• The Chéran, a 54 km long river originating from the Bauges massif in Savoie and joining the Fier in Haute-Savoie, has earned a place among France’s ten most beautiful rivers. This stunning waterway features breathtaking landscapes and is home to a thriving population of zebra trout. For fly fishing enthusiasts, we highly recommend exploring the Boussy run, situated near Rumilly, which has a NO-KILL policy, ensuring sustainable fishing practices.
  • Other famous rivers in the region are: Arve river, Borne river, La Diosaz ravine, L’Eau Noire, Le Maleve, Le Bon Nant.
  • Among the mountain lakes recommended for fly fishing, the following are worth mentioning: Lake Pormenaz, Lake d’Anterne, Lake Brevent, Lake Vert, Lake Fontaine and Lake Darbon.

Species: The Haute-Savoie waters boast a diverse range of species that appeal to fishing enthusiasts. Among them, you can find Brown trout, Zebra trout, brook trout, Rainbow trout, Cristivomer trout, grayling, chub, and pike.

Size of trout: Generally, the trout in these mountain rivers tend to be of small to medium sizes. While large trout are not common, there are exceptions, and certain medium-sized rivers and lakes offer opportunities to catch larger trout.

Type of fishing: At the beginning of the season, fishing primarily involves nymphs, except during the middle of the day. As summer arrives, fishing shifts to dry flies, nymphs, and tandems to yield successful results.

Contact with the fishing federation: We highly recommend visiting the website www.pechehautesavoie.com/. This comprehensive platform provides essential information such as fishing regulations, fishing areas, fishing courses, season opening and closing dates, and even webcams showcasing the rivers for an enhanced fishing experience.



The Atlantic Pyrenees Department is situated in the Nouvelle-Aquitaine region, located in southwestern France along the border with Spain. Renowned for its fusion of Basque-French traditions, stunning mountain landscapes, and notable peaks like Midi d’Ossau, this department offers a unique cultural and natural experience.

In addition to its cultural richness, the department boasts more than 5,200 kilometers of prime fishing grounds, encompassing a variety of rivers, streams, and mountain lakes. Key species include brown trout, Atlantic salmon, and eel.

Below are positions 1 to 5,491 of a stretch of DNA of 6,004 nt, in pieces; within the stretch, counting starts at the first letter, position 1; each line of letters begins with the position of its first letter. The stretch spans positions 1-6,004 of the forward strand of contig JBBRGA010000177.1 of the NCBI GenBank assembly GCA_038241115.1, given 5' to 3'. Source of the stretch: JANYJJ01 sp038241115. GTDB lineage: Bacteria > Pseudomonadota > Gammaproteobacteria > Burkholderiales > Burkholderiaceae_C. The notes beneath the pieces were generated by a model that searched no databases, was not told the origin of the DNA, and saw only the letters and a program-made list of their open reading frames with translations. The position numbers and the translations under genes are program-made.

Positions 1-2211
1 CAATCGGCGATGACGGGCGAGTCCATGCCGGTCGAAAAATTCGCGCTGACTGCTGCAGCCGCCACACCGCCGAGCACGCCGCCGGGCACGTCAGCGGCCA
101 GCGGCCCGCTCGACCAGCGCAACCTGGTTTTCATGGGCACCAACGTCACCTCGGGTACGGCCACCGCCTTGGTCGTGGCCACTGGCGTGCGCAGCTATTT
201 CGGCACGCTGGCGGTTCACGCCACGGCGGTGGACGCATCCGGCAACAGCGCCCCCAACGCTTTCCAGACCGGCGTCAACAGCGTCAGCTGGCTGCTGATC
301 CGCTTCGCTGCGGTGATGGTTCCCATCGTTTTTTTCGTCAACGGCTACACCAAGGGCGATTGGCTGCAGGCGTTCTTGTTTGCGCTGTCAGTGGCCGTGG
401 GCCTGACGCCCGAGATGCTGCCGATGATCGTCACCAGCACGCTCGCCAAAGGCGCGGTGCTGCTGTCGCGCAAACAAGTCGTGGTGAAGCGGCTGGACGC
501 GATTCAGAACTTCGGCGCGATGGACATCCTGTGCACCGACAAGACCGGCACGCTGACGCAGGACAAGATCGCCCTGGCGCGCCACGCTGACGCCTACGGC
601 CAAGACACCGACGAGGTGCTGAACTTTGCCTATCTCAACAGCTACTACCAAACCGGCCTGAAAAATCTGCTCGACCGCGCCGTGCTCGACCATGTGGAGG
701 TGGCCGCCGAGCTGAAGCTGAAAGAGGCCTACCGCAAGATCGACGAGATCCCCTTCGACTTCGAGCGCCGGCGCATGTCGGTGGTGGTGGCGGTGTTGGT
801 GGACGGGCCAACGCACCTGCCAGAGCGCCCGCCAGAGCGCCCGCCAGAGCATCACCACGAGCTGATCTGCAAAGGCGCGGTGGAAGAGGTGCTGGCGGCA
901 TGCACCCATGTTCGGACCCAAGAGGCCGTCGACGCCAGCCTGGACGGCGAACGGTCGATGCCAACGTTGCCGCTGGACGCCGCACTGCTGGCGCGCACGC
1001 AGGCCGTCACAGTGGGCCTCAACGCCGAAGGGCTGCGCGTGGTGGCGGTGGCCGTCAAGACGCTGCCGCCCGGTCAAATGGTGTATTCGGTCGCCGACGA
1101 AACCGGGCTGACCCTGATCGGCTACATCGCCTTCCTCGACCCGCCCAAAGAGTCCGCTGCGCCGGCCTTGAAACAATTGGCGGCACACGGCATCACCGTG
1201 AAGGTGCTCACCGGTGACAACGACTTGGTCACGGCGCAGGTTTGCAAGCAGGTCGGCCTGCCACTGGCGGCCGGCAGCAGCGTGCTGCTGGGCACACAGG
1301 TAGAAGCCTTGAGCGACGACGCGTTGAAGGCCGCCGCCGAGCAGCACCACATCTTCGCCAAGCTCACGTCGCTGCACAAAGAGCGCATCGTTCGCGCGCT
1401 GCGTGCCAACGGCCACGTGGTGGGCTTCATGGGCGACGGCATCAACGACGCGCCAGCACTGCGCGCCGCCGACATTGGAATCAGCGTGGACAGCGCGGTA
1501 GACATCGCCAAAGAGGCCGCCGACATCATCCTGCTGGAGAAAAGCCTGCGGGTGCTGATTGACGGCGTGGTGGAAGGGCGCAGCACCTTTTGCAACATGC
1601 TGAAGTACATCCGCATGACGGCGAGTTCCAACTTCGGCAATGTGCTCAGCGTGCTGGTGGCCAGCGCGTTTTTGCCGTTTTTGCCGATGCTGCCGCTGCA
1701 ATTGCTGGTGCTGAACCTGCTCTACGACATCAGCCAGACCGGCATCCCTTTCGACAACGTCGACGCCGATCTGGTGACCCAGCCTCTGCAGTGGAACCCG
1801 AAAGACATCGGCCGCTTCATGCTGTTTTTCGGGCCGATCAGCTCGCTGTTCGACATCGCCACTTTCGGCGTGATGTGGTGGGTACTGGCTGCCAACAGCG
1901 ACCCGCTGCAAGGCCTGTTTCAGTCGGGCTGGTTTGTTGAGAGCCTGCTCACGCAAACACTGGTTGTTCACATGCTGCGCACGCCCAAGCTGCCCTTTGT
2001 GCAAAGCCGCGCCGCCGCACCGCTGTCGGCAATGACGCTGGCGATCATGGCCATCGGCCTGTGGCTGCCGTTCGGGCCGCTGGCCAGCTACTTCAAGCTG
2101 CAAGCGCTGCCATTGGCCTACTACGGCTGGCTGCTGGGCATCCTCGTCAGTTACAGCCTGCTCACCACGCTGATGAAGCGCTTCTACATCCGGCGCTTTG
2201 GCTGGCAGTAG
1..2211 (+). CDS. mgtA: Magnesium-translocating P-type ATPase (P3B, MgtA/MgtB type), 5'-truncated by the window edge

Notable rivers for trout fishing include the Gave d’Ossau, Gave d’Aspe, and Le Saison. It’s noteworthy that the Gave d’Oloron is acclaimed as one of the country’s premier salmon fishing rivers.

A particularly favored area in the Atlantic Pyrenees is the no-kill section of Tardets. Established in 2006 through collaboration with the municipalities of Tardets-Sorholus and Alos-Sibas-Abense, this stretch extends from the confluence with Montory Creek to 50 meters upstream of the Trois Villes dam. Another appealing stretch is the Logibar no-kill section, initiated in 2013. These areas are overseen by the Basaburua Fishermen’s Association.




The Hautes-Pyrénées is a department in Occitania, France, established in 1790. Covering an area of 4,464 km², it shares borders with Gers, Haute-Garonne, Huesca (Spain), and Atlantic Pyrenees. Its geography encompasses mountains, hills, and plains, featuring notable sites such as the Pic du Midi de Bigorre and the Cirque de Gavarnie.

The main rivers for fishing in this department include the Gave de Pau River, the Nestes River, the Garonne River, and the Adours River. Originating in the French Pyrenees National Park, these rivers harbor excellent populations of brown trout. Known as a fly-fishing paradise, this department boasts over 2,500 km of first-class rivers populated with wild trout and 220 mountain lakes. The rivers in this department have significant gradients, and trout fishing in the downstream rivers from the high peaks is highly popular.

The primary challenge in this department, as in other French rivers, is the limited adoption of catch-and-release fishing, with a prevalent use of bait such as worms, fly larvae, and cheese. Consequently, despite having excellent settings, trout populations are not as abundant as in the southern slopes of the Pyrenees, in Spain.




The Alpes de Haute-Provence, situated in the southeastern region of France, constitute a department with an impressive mountain range known for its natural beauty, including the prominent Ecrins National Park. This department is particularly appealing for fly fishing enthusiasts due to its proximity to cities like Marseille, Cannes, or Monaco.

Highlighted rivers for fly fishing for trout include:

    • Verdon River: Originating in the Trois Evêchés massif, this river spans 170 km and is classified as a first-category fishing destination. From mountain torrents to tributaries like Bouchiers and Clignon, it is home to brown trout.

    • Durance River: This river, with various tributaries, offers abundant fishing for brown trout, barbel, and chub. Noteworthy tributaries of the Durance, such as the Asse River and the Ubaye River, stand out for their beauty and trout density.

    • Var River: To the southeast of the department, it features areas rich in first-category streams like Coulomp and Vaire.

This department is also characterized by excellent mountain lakes for fly fishing. Some of these lakes are accessible by car, while others require good physical condition, such as Lake d’Allos, the largest in Europe, or Lake del Marinet for more experienced hikers. In these lakes, one can fish for brown trout, brook trout, lake trout, and rainbow trout.